It just makes the entire process more seamless.

Engraving Speed

Speed-wise, it boasts up to 400mm/s engraving speed, so I didn’t really have to wait very long to finish a project. I tried the machine on a variety of materials, including luan plywood, oak plywood, solid oak, aluminum, and glass, and it does fly through the process swiftly — without sacrificing quality, of course.

It’s also worth mentioning that the AlgoLaser Alpha can be used offline, with features such as Remote Control, Direct Image Import, Built-in Drawing Tools, and even a Template Library. 

Safety Features

Safety-wise, there are a few features in this department. It does have some pretty standard ones like current and voltage detection, beam protection, and an emergency stop switch.  

It can also detect machine offset and tilt. This not only ensures the stability of the project but also acts as a preventive measure, averting potential accidents by identifying any deviations during the engraving process. 

I personally like that AlgoLaser has incorporated a bunch of these safety features. There are definitely some hazards when operating laser engravers, but having these safeguards significantly enhances the overall safety of the machine.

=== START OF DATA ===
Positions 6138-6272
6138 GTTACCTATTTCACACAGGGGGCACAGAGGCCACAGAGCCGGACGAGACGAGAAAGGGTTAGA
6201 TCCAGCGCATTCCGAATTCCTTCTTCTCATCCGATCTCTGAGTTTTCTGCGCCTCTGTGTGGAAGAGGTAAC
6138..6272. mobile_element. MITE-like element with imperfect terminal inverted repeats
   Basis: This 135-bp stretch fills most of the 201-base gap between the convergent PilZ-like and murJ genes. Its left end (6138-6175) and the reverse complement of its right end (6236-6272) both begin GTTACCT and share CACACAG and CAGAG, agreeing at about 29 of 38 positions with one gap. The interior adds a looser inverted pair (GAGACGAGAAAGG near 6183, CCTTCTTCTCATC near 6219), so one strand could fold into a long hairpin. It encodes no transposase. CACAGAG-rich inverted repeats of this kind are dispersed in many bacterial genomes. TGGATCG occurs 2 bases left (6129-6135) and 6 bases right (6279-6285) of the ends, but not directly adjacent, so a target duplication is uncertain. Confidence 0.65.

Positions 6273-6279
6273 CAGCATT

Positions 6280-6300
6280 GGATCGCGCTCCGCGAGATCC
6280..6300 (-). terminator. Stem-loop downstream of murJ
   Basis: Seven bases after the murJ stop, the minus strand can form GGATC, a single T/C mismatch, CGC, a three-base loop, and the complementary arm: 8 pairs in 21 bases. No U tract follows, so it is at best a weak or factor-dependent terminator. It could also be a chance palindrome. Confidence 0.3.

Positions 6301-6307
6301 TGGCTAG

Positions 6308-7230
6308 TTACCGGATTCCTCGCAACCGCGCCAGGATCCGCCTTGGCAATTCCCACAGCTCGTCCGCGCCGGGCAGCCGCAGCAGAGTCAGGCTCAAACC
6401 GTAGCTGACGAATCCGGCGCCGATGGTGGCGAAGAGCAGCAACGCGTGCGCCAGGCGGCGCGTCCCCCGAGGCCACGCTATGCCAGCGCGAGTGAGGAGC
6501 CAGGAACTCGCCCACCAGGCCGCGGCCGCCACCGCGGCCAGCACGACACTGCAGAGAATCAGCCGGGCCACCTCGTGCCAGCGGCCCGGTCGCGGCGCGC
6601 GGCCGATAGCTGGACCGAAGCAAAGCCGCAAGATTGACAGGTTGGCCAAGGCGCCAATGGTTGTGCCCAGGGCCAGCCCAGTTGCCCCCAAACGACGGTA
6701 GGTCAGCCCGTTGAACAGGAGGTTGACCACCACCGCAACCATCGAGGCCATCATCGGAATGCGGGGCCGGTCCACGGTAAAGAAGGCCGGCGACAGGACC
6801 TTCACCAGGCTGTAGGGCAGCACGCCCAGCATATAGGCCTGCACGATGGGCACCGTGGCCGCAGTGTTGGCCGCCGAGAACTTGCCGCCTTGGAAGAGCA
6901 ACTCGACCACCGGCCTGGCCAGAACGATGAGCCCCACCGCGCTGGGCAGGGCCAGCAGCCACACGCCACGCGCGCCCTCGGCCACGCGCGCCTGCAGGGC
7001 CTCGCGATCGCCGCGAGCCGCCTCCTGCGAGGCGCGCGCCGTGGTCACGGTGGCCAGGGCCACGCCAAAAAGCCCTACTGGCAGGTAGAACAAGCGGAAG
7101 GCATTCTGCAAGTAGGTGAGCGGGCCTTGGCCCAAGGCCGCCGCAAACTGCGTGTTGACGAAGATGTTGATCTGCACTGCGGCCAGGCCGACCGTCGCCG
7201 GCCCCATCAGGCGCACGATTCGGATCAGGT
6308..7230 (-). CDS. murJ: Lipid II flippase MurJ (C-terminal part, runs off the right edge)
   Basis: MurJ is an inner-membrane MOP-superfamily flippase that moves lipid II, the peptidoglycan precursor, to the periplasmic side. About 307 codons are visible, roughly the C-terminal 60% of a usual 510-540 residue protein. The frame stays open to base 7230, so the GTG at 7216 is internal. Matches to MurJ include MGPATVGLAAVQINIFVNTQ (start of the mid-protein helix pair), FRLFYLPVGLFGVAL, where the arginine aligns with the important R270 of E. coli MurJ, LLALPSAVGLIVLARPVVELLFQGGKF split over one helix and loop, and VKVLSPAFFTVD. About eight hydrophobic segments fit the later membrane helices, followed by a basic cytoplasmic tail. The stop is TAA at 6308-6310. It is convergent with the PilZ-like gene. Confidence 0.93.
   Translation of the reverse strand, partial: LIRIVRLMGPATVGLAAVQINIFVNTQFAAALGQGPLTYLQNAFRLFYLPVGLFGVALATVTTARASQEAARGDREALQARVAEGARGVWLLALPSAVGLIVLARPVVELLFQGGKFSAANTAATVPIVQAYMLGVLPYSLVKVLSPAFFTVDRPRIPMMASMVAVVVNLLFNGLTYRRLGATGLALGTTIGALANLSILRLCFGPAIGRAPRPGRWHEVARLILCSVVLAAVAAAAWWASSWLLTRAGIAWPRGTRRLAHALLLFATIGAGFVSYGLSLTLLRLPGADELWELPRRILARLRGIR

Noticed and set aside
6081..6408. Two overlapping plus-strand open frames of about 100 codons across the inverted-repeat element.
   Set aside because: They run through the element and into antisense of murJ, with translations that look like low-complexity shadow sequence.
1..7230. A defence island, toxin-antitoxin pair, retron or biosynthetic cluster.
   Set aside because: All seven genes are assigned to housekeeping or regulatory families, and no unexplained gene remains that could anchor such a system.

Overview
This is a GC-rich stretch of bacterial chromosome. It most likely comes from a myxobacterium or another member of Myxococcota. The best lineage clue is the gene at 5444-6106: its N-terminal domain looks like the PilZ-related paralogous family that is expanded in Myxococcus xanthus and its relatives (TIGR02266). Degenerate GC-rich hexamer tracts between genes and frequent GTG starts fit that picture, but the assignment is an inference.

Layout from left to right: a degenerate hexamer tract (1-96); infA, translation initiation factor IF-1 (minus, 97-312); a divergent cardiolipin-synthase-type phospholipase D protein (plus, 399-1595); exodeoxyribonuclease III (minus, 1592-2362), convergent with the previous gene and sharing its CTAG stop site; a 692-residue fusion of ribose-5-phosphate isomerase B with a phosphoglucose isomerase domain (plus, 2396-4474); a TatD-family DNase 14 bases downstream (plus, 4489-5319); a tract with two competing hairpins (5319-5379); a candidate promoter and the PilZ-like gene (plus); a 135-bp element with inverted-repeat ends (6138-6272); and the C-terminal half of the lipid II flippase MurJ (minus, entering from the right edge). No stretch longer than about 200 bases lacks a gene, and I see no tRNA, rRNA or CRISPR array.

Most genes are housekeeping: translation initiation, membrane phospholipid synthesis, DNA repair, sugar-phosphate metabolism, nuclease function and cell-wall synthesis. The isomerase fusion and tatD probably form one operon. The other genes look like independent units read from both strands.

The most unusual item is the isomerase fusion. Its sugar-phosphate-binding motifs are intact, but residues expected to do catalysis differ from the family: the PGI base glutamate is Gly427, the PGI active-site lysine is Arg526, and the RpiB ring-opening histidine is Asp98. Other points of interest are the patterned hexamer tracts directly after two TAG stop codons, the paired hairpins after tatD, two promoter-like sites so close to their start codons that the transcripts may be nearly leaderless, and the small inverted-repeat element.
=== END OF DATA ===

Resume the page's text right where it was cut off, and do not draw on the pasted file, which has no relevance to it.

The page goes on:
Functional Testing

The AlgoLaser Alpha 22W Laser Engraver, like their other models, is designed to work with either LightBurn or LaserGRBL software; both from third-party suppliers. I used LightBurn in working with and testing the Alpha. 

This software package is extremely powerful, allowing multi-layer graphics, with separate settings for each layer. This means that you can have layers that are engraved directly from photographs, along with layers that are filled design, outlined design, and finally that cut out the finished piece. 

It does take some time to learn the operating software and I would highly recommend watching their tutorial videos, which are available on YouTube. Part of the reason why I haven’t done color laser engraving yet is that I am still working my way through those videos, which are very comprehensive. 

The laser engraver is shipped with some sample materials for use in making your first engravings. I personally tested the AlgoLsaer Alpha on luan plywood, oak plywood, solid oak, aluminum and glass, engraving photos, line art, logos, and some filigree artwork. 

All were extremely easy to do. My only problem was in learning how to create multiple layers in the LightBurn software so that I could use existing artwork, fill my own artwork created in Corel Draw, and cut out the engraving. Once I found the right tutorial, it was extremely easy to do the engraving. 

As is apparently necessary with any laser, it is necessary to run a test grid on any new material, so as to determine what speed and laser intensity to use to receive the desired results. The software has the ability to create such a grid, as well as show the outline of the laser’s travel so that the material can be properly located.